Thanks for your question, and thanks for giving such a detailed outline of your proposal!
We don’t know the exact number of households with fridges, but you can assume the majority on Cape York will. The Census data (found in Tips for Getting Started: Explore the Community Context) will be able to shape the number of dwellings on Cape York, but it’s important to keep in mind that the population of Cape York fluctuates throughout the year and the Census was redone earlier this year (with results yet to be announced) so there is likely to be a difference in the population. You can account for this by framing your proposal in another way, such as outlining how many people are needed for one installation and seminar and how long it will take. From there, your solution can be scaled up if necessary.
In terms of your proposal, I’d also recommend thinking about whether the savings generated by this design outweigh the potential negatives.
For example, neoprene as a material is notoriously bad for the environment in both its production and end of life – will the energy savings generated by applying this to a fridge outweigh the environmental impact of the creation, transportation and disposal of the neoprene? Will the financial cost of implementing this solution (eg. sourcing neoprene, employee wages for installation and running seminars etc) be compensated by the energy savings from making fridges more energy efficient?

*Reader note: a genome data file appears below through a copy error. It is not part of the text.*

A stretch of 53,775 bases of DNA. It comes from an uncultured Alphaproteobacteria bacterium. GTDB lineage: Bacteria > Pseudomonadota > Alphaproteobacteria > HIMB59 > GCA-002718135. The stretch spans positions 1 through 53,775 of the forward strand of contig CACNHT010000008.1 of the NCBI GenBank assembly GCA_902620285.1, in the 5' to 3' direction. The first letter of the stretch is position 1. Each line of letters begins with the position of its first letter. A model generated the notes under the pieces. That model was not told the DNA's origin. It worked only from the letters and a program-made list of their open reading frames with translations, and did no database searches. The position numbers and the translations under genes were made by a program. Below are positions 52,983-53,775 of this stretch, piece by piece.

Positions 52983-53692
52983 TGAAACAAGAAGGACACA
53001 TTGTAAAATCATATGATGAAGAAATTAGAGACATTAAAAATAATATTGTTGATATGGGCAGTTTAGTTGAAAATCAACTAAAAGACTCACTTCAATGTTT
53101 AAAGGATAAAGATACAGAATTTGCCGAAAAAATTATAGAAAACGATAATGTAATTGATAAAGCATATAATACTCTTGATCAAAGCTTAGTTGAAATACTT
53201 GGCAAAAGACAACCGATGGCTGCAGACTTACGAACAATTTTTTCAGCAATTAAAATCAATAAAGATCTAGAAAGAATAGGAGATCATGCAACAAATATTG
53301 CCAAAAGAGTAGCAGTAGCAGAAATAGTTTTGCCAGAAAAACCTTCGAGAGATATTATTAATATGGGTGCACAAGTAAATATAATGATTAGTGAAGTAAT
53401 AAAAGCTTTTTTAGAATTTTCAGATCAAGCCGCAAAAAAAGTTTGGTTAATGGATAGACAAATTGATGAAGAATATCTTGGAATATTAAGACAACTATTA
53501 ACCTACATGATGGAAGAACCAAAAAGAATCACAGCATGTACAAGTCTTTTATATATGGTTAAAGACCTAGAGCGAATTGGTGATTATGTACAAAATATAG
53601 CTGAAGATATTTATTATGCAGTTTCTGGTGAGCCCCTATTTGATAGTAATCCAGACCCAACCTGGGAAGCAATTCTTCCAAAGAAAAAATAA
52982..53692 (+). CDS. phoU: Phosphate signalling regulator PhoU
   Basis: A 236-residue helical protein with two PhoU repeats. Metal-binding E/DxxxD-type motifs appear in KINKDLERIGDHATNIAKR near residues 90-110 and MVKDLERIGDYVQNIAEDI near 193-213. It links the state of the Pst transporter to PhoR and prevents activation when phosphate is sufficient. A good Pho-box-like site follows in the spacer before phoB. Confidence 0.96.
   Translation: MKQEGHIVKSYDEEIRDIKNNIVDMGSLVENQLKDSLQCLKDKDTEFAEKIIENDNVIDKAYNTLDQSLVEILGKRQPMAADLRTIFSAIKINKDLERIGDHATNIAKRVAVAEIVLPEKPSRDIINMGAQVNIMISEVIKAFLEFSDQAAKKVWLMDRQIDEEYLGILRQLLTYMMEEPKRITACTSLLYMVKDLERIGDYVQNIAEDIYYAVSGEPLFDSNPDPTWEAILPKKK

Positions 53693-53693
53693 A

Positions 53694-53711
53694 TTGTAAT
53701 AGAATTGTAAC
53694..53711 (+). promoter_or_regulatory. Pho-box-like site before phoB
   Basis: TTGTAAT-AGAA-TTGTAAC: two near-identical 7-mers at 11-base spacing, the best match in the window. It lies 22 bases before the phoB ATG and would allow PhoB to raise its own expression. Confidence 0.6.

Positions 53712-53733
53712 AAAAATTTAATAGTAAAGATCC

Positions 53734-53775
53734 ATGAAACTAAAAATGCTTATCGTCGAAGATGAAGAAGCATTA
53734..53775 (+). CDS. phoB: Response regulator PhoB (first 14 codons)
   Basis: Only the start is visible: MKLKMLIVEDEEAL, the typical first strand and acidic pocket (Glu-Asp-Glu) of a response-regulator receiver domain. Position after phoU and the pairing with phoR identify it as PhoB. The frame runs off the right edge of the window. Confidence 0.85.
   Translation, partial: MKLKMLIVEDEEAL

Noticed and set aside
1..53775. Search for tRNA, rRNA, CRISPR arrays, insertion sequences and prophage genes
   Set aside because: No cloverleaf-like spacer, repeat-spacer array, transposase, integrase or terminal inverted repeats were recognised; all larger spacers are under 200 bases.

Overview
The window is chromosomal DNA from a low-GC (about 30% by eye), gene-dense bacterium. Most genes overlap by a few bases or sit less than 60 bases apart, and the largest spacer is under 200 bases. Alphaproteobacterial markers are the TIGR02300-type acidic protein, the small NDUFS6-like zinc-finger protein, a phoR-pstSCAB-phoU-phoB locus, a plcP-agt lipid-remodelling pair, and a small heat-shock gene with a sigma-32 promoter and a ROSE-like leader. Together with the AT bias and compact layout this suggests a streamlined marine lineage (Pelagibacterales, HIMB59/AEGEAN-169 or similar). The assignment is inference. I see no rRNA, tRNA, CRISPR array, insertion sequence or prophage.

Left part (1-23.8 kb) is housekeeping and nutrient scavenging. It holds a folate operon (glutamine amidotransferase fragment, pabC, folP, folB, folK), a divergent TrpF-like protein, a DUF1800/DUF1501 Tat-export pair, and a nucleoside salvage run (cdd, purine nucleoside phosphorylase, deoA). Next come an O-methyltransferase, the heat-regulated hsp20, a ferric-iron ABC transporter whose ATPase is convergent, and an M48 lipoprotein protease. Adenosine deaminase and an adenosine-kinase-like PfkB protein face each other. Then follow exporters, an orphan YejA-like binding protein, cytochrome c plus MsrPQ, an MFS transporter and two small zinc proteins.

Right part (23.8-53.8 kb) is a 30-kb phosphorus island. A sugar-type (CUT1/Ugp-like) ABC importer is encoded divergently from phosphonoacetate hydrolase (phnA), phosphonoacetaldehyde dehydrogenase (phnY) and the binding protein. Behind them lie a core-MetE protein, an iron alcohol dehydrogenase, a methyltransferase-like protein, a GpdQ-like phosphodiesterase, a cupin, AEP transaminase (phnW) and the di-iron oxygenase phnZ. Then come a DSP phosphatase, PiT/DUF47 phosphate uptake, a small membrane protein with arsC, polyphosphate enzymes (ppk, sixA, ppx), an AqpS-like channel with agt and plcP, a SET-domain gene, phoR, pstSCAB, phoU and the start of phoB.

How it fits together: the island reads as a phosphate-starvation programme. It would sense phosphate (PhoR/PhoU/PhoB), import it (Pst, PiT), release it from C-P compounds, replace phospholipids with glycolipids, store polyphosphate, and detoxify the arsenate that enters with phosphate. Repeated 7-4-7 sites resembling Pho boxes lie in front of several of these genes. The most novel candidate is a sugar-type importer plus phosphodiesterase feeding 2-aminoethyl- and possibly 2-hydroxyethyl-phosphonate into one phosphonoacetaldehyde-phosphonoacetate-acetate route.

There are likely going to be trade-offs in your final design choice which you will need to justify in your report, but I’d encourage you to assess your design against a broad criteria to ensure that your solution is appropriate for the Cape York context. I recommend taking a look in the Participant Resources tab at the Design Considerations and Key Development Concept pages which outline some considerations to factor into your design choice.
Hope this helps, and feel free to reach out with any further questions!
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